Esoteric London

No. 843: Greek Street, W1

Posted in Eating places, Public Art by esotericlondon on May 22, 2013

L’Escargot, Greek Street, London, W1. Photo © Roger Dean 2011

London Labour and the London Poor, Volume II – Henry Mayhew, 1851:

An old woman, who had “seen better days,” but had been reduced to keep an oyster stall, gave me the following account of her customers. She showed much shrewdness in her conversation, but having known better days, she declined to enter upon any conversation concerning her former life: –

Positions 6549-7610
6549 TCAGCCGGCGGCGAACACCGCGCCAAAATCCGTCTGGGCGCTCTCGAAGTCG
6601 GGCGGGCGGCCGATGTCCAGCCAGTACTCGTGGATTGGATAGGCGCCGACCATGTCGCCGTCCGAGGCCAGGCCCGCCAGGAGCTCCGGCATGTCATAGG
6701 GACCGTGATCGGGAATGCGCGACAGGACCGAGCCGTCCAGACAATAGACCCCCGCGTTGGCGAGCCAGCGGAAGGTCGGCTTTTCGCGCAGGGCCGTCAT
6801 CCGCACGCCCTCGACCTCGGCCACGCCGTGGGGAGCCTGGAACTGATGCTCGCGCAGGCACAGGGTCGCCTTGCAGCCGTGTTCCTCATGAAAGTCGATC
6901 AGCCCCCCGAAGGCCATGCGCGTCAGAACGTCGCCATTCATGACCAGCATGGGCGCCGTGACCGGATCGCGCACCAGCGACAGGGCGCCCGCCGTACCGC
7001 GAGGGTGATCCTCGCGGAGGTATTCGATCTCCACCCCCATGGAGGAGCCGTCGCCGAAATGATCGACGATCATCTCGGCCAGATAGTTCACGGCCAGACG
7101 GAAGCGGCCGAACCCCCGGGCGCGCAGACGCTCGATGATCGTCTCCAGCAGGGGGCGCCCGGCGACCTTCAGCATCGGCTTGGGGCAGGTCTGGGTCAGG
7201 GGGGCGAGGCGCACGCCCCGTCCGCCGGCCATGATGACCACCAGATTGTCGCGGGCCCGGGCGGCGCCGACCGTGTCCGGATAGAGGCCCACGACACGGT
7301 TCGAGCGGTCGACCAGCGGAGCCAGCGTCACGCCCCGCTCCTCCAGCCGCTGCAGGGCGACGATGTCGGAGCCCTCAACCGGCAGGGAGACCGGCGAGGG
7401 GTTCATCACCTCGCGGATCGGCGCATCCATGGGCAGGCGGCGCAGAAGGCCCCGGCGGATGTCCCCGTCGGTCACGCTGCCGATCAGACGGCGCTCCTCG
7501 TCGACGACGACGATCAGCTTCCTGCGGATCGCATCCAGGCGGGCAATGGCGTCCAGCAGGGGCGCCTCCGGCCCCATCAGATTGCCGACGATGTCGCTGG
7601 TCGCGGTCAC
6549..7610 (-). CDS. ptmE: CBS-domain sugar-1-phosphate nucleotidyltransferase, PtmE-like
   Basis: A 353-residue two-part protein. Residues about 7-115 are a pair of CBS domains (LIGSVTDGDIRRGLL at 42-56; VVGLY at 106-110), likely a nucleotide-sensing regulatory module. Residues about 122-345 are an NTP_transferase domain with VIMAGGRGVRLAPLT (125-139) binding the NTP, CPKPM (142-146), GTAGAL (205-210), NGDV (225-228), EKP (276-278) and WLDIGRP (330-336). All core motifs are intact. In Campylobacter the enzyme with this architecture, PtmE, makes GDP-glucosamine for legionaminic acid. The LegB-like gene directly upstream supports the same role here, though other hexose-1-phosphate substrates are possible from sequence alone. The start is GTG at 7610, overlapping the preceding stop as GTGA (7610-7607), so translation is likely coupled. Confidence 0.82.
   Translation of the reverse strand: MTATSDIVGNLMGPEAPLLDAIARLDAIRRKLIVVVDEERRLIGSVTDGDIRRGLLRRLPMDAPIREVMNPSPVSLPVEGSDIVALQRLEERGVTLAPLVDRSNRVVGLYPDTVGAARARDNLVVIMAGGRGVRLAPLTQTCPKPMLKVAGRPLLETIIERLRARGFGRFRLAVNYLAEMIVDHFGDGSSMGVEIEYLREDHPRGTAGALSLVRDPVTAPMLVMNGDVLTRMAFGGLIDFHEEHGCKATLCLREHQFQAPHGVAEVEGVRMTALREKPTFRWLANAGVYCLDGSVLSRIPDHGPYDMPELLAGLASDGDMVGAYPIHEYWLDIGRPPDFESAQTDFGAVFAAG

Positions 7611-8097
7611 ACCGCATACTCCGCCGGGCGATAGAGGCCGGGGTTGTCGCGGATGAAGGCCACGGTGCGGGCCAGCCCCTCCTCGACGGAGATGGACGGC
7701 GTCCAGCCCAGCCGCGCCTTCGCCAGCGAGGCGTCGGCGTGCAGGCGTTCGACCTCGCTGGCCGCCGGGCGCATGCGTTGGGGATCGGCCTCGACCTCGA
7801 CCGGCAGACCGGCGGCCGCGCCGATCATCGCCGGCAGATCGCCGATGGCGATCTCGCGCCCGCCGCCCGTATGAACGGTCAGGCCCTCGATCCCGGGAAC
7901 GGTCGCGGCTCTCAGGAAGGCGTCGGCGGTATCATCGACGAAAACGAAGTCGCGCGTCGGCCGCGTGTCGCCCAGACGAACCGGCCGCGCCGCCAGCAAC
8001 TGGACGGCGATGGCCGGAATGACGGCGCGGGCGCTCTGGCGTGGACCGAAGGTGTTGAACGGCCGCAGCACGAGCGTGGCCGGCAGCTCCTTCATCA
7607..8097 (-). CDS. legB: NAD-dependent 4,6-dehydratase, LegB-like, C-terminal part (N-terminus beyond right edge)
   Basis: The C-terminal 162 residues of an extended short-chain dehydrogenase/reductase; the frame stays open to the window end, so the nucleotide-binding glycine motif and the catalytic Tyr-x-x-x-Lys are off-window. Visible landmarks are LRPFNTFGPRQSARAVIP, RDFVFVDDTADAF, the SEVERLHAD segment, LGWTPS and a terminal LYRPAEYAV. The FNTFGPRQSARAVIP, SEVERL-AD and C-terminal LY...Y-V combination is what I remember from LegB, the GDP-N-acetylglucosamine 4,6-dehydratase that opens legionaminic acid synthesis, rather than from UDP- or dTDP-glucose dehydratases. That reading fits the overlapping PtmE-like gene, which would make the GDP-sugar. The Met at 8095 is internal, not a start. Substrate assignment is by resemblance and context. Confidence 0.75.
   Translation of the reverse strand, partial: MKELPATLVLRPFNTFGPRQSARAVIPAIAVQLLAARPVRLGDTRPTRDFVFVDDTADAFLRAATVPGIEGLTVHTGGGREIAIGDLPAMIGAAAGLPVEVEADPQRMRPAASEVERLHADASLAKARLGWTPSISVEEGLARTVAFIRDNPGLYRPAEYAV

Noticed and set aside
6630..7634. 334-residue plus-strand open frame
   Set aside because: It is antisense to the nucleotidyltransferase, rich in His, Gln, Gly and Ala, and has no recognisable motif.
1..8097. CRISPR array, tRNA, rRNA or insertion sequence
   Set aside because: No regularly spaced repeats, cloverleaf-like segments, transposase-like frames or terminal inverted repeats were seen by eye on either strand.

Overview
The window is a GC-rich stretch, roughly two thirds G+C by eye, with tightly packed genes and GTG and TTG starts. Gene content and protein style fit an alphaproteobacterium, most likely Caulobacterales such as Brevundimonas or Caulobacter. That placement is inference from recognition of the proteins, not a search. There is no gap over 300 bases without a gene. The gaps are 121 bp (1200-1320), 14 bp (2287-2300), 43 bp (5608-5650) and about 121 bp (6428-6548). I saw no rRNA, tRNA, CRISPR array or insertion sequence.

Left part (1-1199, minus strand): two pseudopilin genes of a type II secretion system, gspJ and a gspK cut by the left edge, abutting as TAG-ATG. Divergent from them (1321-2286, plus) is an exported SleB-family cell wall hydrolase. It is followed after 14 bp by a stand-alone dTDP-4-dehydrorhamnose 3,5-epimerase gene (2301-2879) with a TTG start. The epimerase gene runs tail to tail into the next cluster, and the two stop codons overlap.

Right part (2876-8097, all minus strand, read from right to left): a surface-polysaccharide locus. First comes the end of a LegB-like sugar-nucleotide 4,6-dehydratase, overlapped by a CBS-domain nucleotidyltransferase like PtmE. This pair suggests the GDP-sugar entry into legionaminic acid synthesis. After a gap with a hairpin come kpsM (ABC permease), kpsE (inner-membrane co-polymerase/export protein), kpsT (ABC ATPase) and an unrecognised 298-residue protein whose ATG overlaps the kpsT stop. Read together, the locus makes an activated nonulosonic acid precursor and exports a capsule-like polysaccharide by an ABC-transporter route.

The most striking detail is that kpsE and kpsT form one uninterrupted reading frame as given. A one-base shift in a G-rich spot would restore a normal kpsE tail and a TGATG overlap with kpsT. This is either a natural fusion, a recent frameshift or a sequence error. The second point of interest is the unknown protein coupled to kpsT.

“As to my customers, sir,” she said, “why, indeed, they’re all sorts. It’s not a very few times that gentlemen (I call them so because they’re mostly so civil) will stop just as it’s getting darkish, perhaps, and look about them, and then come to me and say very quick: ‘Two penn’orth for a whet.’ Ah! some of ’em will look, may be, like poor parsons down upon their luck, and swallow their oysters as if they was taking poison in a hurry. They’ll not touch the bread or butter once in twenty times, but they’ll be free with the pepper and vinegar, or, mayhap, they’ll say quick and short, ‘A crust off that.’ I many a time think that two penn’orth is a poor gentleman’s dinner. It’s the same often, but only half as often, or not half, with a poor lady, with a veil that once was black, over a bonnet to match, and shivering through her shawl. She’ll have the same. About two penn’orth is the mark still, it’s mostly two penn’orth. My son says, it’s because that’s the price of a glass of gin, and some persons buy oysters instead but that’s only his joke, sir. It’s not the vulgar poor that’s our chief customers. There’s many of them won’t touch oysters, and I’ve heard some of them say: ‘The sight on ’em makes me sick; it’s like eating snails.’